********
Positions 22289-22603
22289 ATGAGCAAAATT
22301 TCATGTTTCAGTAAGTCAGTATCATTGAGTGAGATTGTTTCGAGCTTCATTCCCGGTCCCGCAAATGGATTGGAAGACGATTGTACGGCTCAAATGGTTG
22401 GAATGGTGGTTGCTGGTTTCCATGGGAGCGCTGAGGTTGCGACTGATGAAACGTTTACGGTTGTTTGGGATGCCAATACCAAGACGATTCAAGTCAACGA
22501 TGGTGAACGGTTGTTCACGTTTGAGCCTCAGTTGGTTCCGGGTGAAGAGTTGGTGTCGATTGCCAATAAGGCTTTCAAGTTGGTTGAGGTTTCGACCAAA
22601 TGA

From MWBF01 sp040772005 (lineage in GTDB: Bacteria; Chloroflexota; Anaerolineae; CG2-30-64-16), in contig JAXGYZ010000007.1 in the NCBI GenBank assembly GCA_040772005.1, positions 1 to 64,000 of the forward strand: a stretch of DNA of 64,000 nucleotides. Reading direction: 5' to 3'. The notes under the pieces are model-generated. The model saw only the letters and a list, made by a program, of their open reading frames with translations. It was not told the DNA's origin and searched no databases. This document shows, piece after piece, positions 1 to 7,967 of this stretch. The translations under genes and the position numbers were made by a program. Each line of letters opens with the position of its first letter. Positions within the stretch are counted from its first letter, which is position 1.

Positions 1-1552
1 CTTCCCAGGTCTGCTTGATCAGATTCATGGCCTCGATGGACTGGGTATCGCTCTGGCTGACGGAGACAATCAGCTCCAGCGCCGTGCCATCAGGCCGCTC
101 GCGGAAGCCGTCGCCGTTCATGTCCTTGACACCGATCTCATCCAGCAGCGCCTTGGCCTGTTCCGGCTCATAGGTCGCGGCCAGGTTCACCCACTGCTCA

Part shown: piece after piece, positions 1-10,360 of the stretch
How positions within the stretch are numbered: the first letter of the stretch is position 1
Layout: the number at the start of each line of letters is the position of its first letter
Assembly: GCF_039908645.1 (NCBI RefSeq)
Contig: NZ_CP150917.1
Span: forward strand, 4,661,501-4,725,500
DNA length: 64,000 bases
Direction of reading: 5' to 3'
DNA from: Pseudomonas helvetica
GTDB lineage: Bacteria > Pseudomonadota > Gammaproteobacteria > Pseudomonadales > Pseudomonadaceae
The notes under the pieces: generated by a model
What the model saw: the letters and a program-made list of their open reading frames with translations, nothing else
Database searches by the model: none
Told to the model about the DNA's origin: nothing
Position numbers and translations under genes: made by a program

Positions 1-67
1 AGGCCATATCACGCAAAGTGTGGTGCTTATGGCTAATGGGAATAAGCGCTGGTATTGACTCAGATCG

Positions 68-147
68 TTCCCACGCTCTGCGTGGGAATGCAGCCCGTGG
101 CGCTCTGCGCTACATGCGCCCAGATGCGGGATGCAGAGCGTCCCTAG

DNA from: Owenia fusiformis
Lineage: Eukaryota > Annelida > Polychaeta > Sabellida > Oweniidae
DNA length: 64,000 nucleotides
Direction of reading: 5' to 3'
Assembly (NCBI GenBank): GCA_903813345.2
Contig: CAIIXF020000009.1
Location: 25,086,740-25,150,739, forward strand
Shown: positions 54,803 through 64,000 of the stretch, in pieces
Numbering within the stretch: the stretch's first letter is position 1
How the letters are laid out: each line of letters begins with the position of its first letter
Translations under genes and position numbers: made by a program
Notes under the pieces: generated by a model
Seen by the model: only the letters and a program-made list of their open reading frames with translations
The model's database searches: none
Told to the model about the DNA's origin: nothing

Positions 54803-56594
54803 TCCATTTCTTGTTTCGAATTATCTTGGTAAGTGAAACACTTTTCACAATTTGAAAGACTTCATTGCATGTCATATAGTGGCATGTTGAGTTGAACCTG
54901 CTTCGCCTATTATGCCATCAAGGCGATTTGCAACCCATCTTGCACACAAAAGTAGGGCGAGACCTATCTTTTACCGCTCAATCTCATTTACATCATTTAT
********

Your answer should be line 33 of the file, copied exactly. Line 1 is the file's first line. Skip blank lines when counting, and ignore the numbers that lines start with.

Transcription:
DNA length: 64,000 nucleotides